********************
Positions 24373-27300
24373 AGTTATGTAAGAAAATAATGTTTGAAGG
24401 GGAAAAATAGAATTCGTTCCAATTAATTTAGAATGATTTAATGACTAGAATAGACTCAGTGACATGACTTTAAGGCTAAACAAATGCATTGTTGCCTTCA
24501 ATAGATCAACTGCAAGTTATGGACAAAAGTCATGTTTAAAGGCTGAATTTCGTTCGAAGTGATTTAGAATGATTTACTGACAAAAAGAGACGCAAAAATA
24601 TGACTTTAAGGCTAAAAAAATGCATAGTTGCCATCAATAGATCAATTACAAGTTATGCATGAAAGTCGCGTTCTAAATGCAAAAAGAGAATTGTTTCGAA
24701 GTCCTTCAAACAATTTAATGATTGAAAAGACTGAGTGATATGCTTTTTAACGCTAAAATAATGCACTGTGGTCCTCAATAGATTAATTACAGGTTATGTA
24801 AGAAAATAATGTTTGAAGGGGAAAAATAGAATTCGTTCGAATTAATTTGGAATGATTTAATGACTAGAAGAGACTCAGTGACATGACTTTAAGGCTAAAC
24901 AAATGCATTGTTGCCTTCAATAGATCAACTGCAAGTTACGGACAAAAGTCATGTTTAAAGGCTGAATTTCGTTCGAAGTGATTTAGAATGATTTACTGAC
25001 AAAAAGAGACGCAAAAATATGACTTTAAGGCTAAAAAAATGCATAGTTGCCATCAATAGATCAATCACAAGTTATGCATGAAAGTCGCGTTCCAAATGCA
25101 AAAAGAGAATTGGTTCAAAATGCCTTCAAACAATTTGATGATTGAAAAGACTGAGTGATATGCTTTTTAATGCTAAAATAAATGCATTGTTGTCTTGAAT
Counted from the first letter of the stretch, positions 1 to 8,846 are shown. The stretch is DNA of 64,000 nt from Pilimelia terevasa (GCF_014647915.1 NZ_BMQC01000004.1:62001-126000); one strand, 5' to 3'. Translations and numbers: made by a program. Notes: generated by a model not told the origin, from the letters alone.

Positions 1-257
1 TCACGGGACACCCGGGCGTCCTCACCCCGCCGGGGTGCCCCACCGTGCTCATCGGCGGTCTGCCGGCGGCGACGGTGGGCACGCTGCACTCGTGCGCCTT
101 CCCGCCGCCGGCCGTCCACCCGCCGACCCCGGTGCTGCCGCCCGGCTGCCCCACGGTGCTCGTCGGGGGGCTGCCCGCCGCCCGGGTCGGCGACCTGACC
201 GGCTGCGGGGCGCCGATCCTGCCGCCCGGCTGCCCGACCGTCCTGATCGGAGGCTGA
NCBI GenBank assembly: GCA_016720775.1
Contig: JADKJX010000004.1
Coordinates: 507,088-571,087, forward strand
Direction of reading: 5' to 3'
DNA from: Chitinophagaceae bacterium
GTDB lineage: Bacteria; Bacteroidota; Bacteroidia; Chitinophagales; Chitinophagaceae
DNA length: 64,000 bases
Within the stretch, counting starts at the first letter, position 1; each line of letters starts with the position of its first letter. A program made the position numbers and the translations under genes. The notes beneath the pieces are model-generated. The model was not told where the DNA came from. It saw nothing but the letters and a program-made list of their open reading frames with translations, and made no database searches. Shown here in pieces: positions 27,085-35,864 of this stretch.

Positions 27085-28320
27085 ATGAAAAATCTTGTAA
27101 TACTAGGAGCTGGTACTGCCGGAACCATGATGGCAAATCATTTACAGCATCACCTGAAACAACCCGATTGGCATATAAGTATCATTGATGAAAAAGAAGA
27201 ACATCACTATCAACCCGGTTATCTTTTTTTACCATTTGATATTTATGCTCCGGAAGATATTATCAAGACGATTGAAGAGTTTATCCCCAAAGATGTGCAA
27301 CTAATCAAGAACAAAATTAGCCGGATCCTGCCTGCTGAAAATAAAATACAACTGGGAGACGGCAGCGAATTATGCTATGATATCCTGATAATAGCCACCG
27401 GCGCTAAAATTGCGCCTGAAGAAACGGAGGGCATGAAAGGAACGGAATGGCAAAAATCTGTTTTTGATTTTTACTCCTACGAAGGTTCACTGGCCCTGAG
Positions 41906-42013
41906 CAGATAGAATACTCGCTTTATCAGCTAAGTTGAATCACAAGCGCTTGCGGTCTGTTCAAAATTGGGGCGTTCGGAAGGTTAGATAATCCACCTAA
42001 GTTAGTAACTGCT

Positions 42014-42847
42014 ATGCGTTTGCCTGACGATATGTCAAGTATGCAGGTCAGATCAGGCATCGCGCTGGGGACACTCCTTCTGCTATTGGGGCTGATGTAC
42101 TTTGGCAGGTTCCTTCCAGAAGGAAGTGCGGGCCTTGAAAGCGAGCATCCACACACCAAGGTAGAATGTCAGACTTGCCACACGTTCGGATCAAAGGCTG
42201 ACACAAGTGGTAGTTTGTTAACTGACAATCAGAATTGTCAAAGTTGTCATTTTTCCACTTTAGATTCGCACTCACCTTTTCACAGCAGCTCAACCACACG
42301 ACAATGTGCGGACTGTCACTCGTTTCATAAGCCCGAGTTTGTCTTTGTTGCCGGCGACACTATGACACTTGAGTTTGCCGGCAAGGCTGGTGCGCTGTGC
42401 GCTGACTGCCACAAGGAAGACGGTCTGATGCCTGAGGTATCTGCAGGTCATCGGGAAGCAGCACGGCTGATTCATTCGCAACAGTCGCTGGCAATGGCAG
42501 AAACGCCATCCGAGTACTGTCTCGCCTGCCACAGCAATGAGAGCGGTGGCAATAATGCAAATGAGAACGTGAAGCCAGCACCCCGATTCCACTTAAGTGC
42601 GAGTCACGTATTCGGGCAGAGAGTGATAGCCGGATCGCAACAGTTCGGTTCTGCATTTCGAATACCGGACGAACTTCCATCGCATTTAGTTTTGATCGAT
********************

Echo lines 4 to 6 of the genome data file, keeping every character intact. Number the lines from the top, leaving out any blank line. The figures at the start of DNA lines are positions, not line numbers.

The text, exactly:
24501 ATAGATCAACTGCAAGTTATGGACAAAAGTCATGTTTAAAGGCTGAATTTCGTTCGAAGTGATTTAGAATGATTTACTGACAAAAAGAGACGCAAAAATA
24601 TGACTTTAAGGCTAAAAAAATGCATAGTTGCCATCAATAGATCAATTACAAGTTATGCATGAAAGTCGCGTTCTAAATGCAAAAAGAGAATTGTTTCGAA
24701 GTCCTTCAAACAATTTAATGATTGAAAAGACTGAGTGATATGCTTTTTAACGCTAAAATAATGCACTGTGGTCCTCAATAGATTAATTACAGGTTATGTA